- Springfield, Missouri
April 7, 2023

probertEthumb Aluminum How-To
"Chromating - Anodizing - Hardcoating"
by Robert Probert

You'll love this book. has sold 880 copies over the years without ever a single return request :-)

A. Hi Aramis. I sympathise with the position you are in where you've never anodized, you have no help, you have a power supply which you don't know how to operate and which may be defective, you have no capacity to analyze the chemistry, you're using bargain basement equipment, the aluminum may not actually be stripped each time you re-do it, the titanium wire may not be making proper contact or may not be heavy enough gauge, and you're not sure of the alloy.

I think step one is to send the piece to an anodizing shop to verify what should be achievable. Also, start by telling us how large the piece is, and and what voltage and current you are recording.

And do whatever is necessary to learn how to operate the power supply (assuming it's not defective), starting with Ohm's Law (i.e., understand that you cannot control Volts and Amps separately; you choose one or the other). I don't have a manual for that power supply, but often you press buttons in the middle of the knobs to switch from voltage control to amperage control. Usually the displays work like modern-day digital thermostats work -- while you're adjusting them they read what you are setting them for, not the actual voltage or current that is being drawn; then after you stop fiddling with the dial for a few seconds they revert to showing you what you are actually drawing. So perhaps you press the button in the middle of the amperage knob, turn it to say 3 Amps depending on the size of the part, and watch it draw 3 Amps at a couple of volts, and hold 3 Amp as it gradually increases the Voltage to continue anodizing as the resistive anodized film grows.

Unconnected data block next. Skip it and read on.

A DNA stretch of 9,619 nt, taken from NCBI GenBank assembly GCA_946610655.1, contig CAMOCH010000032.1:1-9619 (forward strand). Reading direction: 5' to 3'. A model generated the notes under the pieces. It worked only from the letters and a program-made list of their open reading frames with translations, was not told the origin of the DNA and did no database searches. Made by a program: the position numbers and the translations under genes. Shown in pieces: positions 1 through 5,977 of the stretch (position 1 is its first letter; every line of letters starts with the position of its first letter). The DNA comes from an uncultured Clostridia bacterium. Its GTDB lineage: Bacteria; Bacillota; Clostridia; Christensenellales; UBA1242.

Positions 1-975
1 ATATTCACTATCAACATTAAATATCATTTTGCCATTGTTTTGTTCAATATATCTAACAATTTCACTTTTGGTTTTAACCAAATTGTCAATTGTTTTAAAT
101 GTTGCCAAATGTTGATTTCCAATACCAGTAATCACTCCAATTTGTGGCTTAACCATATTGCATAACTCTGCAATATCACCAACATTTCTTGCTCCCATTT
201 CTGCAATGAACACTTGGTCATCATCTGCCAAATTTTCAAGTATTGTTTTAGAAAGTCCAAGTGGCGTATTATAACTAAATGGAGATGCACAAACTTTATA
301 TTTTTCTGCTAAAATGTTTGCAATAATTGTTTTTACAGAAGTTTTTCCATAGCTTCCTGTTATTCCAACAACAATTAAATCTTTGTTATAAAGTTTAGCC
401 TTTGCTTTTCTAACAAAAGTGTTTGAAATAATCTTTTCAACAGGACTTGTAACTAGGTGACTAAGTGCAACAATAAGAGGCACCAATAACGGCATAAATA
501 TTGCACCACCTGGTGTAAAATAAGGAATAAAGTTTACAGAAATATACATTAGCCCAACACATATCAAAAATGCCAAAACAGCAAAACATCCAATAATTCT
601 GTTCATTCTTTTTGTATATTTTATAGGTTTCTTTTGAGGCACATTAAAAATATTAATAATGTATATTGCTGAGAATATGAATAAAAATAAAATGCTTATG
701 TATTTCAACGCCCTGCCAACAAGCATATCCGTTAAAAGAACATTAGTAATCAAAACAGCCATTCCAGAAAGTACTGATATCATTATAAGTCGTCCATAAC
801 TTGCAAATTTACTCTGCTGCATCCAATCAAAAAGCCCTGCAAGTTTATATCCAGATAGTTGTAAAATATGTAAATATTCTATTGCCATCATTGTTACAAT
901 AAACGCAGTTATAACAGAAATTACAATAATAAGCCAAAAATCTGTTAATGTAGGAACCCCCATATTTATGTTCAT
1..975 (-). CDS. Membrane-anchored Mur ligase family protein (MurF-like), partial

Luck & Regards,

pic of Ted Mooney
Ted Mooney, P.E. RET
Striving to live Aloha - Pine Beach, New Jersey

A. Several issues you need to work on ASAP before you can have any real hope of getting acceptable results, in no particular order:

1. You do not mention any rinsing, parts need to be thoroughly rinsed before each step.
Normal practice is to use deionized water, but for initial testing city (tap) water should be ok.

2. You must know what current is flowing to the parts in anodize bath.
If you have any doubts about the operation of your power supply, obtain a cheap multimeter and connect it in series between the power supply and the part(s).
Best anodizing method is by "constant current", if your power supply does not allow that it will be much more difficult (but not impossible) to obtain good results.

3. Anodize bath MUST be agitated (stirred/mixed) at ALL times while current is flowing.
This is probably the cause of your "horizontal lines", there is heavy heat buildup which cannot be dissipated due to no/ineffective mixing.